- A foreign-organized corporation that is registered in the Philippines under existing foreign laws. A branch office should carry out the business activities of its parent company, and is authorized to earn income from its operations inside and outside the Philippines. Its main purpose is to provide marketing, sales, or customer assistance to new and existing customers of its parent corporation.
- Required capital: US$200,000, which can be reduced to US$100,000 if (a) activity involves advanced technology, or (b) company employs at least 50 direct employees.
- Domestic partnership
- Treated as juridical person, having a separate legal personality from that of its members. May either be general partnerships, where the partners have unlimited liability for the debts and obligation of the partnership, or limited partnerships, where one or more general partners have unlimited liability and the limited partners have liability only up to the amount of their capital contributions.
- There are no minimum financial investment requirements
- Juridical persons established under the Corporation Code and regulated by the Securities and Exchange Commission with a personality separate and distinct from that of its stockholders. The liability of the shareholders of a corporation is limited to the amount of their share capital.
- Required capital: five thousand pesos (5,000).
- Regional Operating Headquarters
- Regional headquarters are suitable only for businesses that plan to utilize the Philippines as a manufacturing or services hub in a much larger operation
- Required capital: US$200,000, one time remittance.
- Regional Headquarters
- Undertakes activities that are limited to acting as a supervisory, communication, and coordinating center for its subsidiaries, affiliates and branches in the Asia-Pacific region, acting as an administrative branch of its multinational parent company engaged in international trade.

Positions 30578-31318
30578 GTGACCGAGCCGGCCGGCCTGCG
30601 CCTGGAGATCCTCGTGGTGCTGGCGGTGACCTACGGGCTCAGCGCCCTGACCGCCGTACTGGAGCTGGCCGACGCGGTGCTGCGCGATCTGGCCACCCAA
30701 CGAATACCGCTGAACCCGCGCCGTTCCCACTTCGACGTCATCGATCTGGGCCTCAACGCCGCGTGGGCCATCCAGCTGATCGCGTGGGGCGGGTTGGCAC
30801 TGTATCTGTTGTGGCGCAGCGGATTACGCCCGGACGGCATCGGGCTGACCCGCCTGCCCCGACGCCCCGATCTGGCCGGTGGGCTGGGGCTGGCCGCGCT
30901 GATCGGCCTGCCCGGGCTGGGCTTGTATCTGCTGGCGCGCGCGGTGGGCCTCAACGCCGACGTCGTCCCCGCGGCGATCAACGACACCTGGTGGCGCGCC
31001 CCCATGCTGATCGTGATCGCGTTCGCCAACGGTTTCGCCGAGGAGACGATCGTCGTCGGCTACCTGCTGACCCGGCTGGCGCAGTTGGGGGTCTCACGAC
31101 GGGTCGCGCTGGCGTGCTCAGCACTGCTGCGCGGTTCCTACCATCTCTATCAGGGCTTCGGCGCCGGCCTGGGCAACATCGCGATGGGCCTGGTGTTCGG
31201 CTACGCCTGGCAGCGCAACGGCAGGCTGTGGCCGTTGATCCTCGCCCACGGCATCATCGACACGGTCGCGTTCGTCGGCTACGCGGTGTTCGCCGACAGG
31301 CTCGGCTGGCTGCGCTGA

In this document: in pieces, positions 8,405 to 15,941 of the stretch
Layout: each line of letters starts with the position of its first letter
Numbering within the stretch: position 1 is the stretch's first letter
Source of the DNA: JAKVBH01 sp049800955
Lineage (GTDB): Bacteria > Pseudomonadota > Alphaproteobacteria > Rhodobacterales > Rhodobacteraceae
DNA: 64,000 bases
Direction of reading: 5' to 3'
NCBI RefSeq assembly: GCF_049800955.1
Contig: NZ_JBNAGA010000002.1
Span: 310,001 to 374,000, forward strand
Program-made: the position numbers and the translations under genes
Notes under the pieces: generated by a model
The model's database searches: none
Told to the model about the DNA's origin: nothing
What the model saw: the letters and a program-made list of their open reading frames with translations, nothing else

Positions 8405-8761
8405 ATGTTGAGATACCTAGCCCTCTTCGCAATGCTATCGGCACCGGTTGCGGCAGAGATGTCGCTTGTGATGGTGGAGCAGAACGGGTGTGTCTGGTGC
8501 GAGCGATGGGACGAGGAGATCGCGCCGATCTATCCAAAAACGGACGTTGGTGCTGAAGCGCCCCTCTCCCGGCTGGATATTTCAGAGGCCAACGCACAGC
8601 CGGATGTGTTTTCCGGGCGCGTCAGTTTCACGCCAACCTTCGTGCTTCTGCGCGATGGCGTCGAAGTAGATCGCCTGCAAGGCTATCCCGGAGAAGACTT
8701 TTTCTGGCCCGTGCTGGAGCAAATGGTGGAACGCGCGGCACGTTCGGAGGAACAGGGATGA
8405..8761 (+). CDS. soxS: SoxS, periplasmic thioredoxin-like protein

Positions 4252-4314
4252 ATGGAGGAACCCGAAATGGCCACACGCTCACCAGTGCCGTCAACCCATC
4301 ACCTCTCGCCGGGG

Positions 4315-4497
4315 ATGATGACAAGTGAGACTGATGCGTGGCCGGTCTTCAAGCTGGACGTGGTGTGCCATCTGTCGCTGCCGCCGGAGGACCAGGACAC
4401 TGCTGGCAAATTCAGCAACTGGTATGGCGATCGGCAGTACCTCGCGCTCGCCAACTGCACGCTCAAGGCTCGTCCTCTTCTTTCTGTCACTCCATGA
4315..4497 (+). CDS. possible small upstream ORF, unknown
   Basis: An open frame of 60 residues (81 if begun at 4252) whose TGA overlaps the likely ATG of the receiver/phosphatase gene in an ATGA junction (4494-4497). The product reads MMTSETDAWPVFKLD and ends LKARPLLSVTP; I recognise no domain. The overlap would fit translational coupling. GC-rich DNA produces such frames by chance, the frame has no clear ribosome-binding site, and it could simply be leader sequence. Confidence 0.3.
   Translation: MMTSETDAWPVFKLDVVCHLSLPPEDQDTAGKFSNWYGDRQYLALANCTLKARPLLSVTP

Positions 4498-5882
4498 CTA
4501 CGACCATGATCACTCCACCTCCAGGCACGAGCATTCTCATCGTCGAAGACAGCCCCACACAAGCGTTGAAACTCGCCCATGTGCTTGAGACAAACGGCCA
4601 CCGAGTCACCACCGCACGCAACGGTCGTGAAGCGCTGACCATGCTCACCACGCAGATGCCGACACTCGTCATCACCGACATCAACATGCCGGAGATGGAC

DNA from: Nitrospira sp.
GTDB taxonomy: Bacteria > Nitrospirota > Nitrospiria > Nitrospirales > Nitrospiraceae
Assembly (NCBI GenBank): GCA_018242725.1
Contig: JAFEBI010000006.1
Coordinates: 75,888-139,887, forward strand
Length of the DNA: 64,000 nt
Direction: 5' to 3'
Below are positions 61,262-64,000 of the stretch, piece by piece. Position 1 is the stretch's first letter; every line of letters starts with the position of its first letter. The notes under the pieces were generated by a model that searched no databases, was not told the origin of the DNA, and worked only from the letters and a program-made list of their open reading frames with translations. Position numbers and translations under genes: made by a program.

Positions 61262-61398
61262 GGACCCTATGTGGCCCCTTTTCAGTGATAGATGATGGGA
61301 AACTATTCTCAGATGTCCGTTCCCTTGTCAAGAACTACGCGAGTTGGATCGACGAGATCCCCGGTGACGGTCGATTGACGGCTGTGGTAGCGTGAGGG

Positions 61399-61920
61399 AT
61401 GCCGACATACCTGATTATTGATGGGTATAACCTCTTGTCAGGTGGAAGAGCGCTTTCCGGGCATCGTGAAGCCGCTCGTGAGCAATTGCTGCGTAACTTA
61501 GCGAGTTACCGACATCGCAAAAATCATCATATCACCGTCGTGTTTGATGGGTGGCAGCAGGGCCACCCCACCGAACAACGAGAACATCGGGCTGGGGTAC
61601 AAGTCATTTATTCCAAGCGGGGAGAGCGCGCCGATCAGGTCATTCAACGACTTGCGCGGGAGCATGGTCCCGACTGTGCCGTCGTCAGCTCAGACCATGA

- Required capital: US$50,000 annually to cover operating expenses.
- Representative office
- An office established by a company to conduct marketing and other non-transactional operations.
- Required to have an initial minimum inward remittance in the amount of US$30,000 to cover its operating expenses
Corporate Income Tax
- Rate: 30 percent based on net income for resident companies, or two percent minimum corporate tax rate based on gross income. For nonresident companies, 30 percent based on gross income.
- Residency: Considered resident if the company is carrying out business in the Philippines.
- Compliance: Self-assessment system with the annual income tax return due on the 15th day of the fourth month following the close of the fiscal year.
- Incentives: Certain R&D expenses are deductible, and other incentives are available for businesses in preferred areas
- Rate 12 percent VAT.
- Imposed on the sale of goods, services, and property, as well as the importation of goods.
- Some goods and services are subject to zero percent VAT.
Individual Income Tax
- Rate: Up to 32 percent.
- Employers are required to deduct a certain amount from the salary of each employee for the Social Security Fund and Medicare System.
You can find extensive collection of Philippines’ tax treaties from our Knowledge Sharing Platform.